The Mills Archive is currently featured both in the news and in the case study section of the National Archives’ website. Read on to find out why…
Recently we went live with a brand new online catalogue – in addition to our new website – which uses open-source software called AtoM or “Access to Memory”
The reason we are being featured as a case study? Representatives from the National Archives came to visit us and were so impressed that they later approached us to ask if we would write a case study about our new online catalogue system so that other archives can learn from what we have achieved.
By now a number of you will have used our new catalogue to search for images and documents, and I think you will agree that the system is much more user friendly and attractive than its predecessor. What’s more, by using AtoM we are ensuring that we are meeting certain archival standards, such as using data that conforms with ISAD (G), or the “International Standards of Archival Description”.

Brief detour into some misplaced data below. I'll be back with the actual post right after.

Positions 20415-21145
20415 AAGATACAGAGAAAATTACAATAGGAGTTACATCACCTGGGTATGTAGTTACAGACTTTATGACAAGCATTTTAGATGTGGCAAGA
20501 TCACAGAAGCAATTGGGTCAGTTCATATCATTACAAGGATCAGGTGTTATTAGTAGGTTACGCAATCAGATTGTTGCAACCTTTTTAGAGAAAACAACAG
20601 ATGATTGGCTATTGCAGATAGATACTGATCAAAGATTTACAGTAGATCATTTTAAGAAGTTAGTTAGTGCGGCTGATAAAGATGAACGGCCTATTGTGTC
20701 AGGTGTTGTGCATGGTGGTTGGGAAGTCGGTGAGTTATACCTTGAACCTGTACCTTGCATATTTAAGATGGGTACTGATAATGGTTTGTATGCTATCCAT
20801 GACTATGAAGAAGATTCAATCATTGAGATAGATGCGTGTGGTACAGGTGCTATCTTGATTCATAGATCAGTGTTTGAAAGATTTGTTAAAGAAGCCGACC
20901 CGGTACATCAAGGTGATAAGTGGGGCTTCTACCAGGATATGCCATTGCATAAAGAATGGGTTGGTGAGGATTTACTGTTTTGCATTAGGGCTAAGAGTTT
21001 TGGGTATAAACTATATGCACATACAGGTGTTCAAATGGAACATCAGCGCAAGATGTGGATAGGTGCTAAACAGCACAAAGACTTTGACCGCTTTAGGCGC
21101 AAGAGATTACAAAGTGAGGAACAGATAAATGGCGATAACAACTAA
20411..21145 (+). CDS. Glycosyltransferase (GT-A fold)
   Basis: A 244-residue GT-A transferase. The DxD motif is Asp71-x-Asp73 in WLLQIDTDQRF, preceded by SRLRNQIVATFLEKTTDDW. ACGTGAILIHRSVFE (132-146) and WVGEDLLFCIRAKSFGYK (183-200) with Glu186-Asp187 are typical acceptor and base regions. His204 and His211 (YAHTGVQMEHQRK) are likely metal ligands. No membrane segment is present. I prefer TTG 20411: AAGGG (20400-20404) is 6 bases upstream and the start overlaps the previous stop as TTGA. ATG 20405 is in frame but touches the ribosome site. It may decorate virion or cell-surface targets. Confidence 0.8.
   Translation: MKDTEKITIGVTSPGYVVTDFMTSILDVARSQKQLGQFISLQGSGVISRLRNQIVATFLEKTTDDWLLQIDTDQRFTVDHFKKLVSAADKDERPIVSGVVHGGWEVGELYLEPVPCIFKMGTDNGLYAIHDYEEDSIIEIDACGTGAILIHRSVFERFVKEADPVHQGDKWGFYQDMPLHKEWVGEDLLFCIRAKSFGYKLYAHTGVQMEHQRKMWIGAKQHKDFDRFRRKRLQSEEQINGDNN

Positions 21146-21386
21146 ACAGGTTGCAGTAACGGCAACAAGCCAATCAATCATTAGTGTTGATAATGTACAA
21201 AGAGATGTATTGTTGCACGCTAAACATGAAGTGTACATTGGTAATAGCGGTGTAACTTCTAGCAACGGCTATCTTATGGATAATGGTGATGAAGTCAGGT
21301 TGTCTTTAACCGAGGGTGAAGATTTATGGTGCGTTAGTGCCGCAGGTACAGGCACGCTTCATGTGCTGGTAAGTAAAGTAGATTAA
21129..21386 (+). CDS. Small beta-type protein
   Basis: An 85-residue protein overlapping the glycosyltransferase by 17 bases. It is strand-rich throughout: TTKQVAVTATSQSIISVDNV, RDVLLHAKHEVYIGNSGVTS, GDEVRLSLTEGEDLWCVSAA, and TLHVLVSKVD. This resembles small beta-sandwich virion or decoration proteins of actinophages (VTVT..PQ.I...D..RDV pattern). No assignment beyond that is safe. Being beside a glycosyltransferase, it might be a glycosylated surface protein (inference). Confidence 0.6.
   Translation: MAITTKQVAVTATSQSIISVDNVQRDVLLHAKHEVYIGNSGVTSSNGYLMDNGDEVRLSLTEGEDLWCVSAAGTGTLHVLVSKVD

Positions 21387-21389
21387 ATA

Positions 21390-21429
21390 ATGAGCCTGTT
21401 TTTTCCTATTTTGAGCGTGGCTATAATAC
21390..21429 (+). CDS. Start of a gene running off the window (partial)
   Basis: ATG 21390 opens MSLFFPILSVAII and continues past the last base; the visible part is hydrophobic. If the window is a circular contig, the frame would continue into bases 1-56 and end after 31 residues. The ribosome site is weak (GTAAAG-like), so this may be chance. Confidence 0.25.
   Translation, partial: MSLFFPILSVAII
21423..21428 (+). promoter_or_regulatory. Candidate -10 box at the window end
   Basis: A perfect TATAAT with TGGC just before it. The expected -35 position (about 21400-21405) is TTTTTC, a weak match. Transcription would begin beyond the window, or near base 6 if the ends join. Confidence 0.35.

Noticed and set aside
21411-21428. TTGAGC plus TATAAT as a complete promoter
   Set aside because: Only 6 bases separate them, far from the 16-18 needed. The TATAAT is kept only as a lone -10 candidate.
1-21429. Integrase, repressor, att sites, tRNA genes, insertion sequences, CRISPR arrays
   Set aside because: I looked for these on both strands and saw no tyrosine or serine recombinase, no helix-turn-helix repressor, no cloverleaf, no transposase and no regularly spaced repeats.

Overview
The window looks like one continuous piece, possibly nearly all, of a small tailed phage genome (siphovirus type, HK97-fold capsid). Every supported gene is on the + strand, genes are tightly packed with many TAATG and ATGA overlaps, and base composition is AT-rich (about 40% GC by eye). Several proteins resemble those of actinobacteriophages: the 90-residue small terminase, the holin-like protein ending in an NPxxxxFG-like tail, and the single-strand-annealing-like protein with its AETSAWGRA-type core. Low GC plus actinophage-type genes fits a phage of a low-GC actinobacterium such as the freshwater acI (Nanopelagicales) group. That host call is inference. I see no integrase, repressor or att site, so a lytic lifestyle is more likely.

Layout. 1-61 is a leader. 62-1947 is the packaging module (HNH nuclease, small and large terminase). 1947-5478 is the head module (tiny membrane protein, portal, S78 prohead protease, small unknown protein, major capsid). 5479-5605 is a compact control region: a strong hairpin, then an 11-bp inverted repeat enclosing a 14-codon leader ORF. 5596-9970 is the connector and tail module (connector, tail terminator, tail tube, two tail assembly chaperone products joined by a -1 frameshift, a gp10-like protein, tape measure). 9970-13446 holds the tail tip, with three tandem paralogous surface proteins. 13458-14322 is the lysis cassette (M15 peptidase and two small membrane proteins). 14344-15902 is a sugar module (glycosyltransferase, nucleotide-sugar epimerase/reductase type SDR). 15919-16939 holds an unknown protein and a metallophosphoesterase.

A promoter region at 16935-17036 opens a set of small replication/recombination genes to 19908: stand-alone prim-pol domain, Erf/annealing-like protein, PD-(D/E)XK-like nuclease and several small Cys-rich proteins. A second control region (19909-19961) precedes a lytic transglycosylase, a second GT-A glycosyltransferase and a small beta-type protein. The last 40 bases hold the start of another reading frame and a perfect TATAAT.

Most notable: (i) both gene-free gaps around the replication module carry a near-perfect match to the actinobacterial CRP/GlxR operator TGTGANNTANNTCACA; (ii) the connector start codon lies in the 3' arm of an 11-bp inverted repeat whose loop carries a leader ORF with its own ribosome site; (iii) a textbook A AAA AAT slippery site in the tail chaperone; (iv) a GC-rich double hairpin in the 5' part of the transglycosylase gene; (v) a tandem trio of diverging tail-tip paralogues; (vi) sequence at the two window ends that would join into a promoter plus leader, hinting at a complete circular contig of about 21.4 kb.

Moving to using AtoM and importing all our 40,000 or so images and documents represents years of hard work on the part of our Archivist Nathanael Hodge, supported by volunteers, to improve our archival methods and make our material more accessible to the public for research and learning.
When the National Archives representatives visited us, they were also interested in how we work with our Heritage Partners and how we are increasingly hosting the collections of mills on our online catalogue, effectively providing them with their own digital archive. They can even customise the look and feel of their area by changing the colour scheme and logo to fit in with their own websites. Below is a screenshot of the digital archive of one of our Heritage Partners, the Heage Windmill Society:
To read the case study and find our more about what it took behind-the-scenes to make the work a success, please click here to be taken to the page on the National Archives’ website.
You can also get directly to our catalogue by clicking here.